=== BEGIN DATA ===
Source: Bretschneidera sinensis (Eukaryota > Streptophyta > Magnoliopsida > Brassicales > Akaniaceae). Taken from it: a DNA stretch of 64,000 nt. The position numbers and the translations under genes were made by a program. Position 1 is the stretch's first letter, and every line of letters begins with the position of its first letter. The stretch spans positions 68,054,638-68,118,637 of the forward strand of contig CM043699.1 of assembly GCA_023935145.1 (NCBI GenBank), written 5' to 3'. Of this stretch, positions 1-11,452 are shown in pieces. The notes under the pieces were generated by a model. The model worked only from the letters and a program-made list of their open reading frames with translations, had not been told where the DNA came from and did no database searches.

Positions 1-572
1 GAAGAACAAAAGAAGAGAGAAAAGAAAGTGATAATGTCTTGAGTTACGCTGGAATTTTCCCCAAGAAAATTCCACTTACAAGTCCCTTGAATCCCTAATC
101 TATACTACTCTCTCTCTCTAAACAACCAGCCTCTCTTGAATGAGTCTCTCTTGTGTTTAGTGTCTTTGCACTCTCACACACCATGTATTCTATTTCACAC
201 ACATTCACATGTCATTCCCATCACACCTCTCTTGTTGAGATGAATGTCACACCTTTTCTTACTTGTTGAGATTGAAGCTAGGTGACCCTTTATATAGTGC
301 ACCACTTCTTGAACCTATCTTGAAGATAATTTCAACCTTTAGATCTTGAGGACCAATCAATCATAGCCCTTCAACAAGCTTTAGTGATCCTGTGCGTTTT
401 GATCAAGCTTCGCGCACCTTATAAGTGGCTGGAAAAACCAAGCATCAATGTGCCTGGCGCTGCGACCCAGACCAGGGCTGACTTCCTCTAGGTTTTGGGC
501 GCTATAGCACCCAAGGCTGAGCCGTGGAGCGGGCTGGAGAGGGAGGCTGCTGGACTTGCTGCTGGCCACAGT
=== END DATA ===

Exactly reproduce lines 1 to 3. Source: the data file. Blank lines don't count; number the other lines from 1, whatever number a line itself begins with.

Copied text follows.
Source: Bretschneidera sinensis (Eukaryota > Streptophyta > Magnoliopsida > Brassicales > Akaniaceae). Taken from it: a DNA stretch of 64,000 nt. The position numbers and the translations under genes were made by a program. Position 1 is the stretch's first letter, and every line of letters begins with the position of its first letter. The stretch spans positions 68,054,638-68,118,637 of the forward strand of contig CM043699.1 of assembly GCA_023935145.1 (NCBI GenBank), written 5' to 3'. Of this stretch, positions 1-11,452 are shown in pieces. The notes under the pieces were generated by a model. The model worked only from the letters and a program-made list of their open reading frames with translations, had not been told where the DNA came from and did no database searches.

Positions 1-572
1 GAAGAACAAAAGAAGAGAGAAAAGAAAGTGATAATGTCTTGAGTTACGCTGGAATTTTCCCCAAGAAAATTCCACTTACAAGTCCCTTGAATCCCTAATC